Italian astronaut Paolo Nespoli is a man who has experienced the kind of brilliantly intense sensations most of us can only dream of. as he explains to The Official Ferrari Magazine, space travel creates a limitless feeling of freedom, as well as providing a unique view of mankind and the planet we all live on
Estimated reading time: 12 minutes
Paolo Nespoli, astronaut, orbits the Earth at 28,500 km/h. Among other headspinning facts, this means that he and his fellow space explorers see 16 sunrises and 16 sunsets every day.
Nespoli’s most recent mission lasted 159 days; that’s 5,088 sunrises and sunsets. Each orbit takes about an hour and a half, and Nespoli gets to view the rest of us – all 6.8 billion of us – from a vantage point some 355km above Earth. This is a man who has quite literally acquired a unique world view. Borders and barriers – physical, political and even philosophical – don’t have quite the same potency up there. Nespoli also speaks, if not at 28,500km/h, then certainly very rapidly. It’s worth keeping up with him, though, for this is a man who has seen and experienced things most of us can only dream of. You would not want to find yourself beside him at a dinner party; his anecdotes are out of this world. As it happens, we’re actually having lunch in the Montana restaurant, near Fiorano. As well as myself and the Magazine’s Editor-in-Chief Antonio Ghini, we’ve been joined by Scuderia Ferrari boss Stefano Domenicali and Ferrari driver Felipe Massa, who’s taking a break from sessions on the simulator. Formula One pilota meets spaceman: it’s quite a summit. Here’s how it plays out: Nespoli talks, we listen. With a handful of crew in space and a 150-strong support team back in mission control, the parallels between F1 and space exploration are apposite, and not just in terms of the materials used.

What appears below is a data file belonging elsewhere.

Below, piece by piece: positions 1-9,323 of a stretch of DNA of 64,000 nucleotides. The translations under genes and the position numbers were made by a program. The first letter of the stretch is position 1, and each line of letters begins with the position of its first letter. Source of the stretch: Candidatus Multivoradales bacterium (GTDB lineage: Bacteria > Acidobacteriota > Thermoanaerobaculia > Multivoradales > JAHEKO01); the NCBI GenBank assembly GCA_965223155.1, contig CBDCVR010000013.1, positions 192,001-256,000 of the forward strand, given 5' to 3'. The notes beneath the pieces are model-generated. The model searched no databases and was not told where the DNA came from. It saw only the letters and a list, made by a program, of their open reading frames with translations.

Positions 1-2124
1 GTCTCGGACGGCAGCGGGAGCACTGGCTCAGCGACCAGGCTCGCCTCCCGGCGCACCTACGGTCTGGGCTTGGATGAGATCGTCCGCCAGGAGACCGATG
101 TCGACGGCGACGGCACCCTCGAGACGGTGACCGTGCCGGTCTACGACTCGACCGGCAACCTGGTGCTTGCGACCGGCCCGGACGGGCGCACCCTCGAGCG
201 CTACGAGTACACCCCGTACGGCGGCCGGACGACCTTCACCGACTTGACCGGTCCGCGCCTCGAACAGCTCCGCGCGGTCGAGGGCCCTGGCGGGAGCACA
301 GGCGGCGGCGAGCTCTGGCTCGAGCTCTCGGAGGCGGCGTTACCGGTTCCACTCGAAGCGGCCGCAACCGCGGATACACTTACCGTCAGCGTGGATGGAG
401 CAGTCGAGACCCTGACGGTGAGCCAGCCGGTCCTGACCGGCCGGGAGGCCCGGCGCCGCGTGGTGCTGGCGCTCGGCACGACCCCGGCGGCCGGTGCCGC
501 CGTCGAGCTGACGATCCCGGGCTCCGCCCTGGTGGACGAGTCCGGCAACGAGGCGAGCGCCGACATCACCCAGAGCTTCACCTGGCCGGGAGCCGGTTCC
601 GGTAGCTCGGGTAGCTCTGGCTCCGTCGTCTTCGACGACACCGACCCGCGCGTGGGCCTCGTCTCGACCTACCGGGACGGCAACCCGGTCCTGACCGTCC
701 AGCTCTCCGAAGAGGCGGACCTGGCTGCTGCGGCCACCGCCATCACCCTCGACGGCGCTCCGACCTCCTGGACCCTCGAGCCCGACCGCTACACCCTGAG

‘Things don’t always go the way you think they’re going to go,’ Nespoli says, as he slides a piece of salami onto his fork. ‘That’s very interesting,’ Domenicali replies, with a knowing smile, ‘very interesting indeed.’ When the food arrives, Nespoli – a big, broad man, with the sort of strong features the late Lucien Freud would have enjoyed capturing – leans back and visibly savours the moment. Food, as anyone who’s watched 2001: A Space Odyssey, Silent Running, Sunshine, Apollo 13 or a ream of other great films, is one of those distinct imponderables when it comes to space travel. ‘A lot of thought goes into the food, the balance of vitamins and nutrients and so on,’ says Nespoli. ‘But also from the social point of view, and the importance of gathering the crew together. Around 80 different types of food were prepared for us, but the guys who did it were American so their concept of food isn’t like the Italian one [mischievous laugh]. You lose your sense of taste up there, so the nutritionists pump the food full of flavours, and it becomes overly spicy. There were times when I thought, “I want a pizza. Tomato. Mozzarella. Some basilico…” But I couldn’t have it.’ He did, however, hire his own food specialist, though the process was surprisingly fraught. Missing those gastro treats from home, he eventually asked a colleague to send over prosciutto, using special diplomatic channels. ‘Even then we never managed to get the salami through…’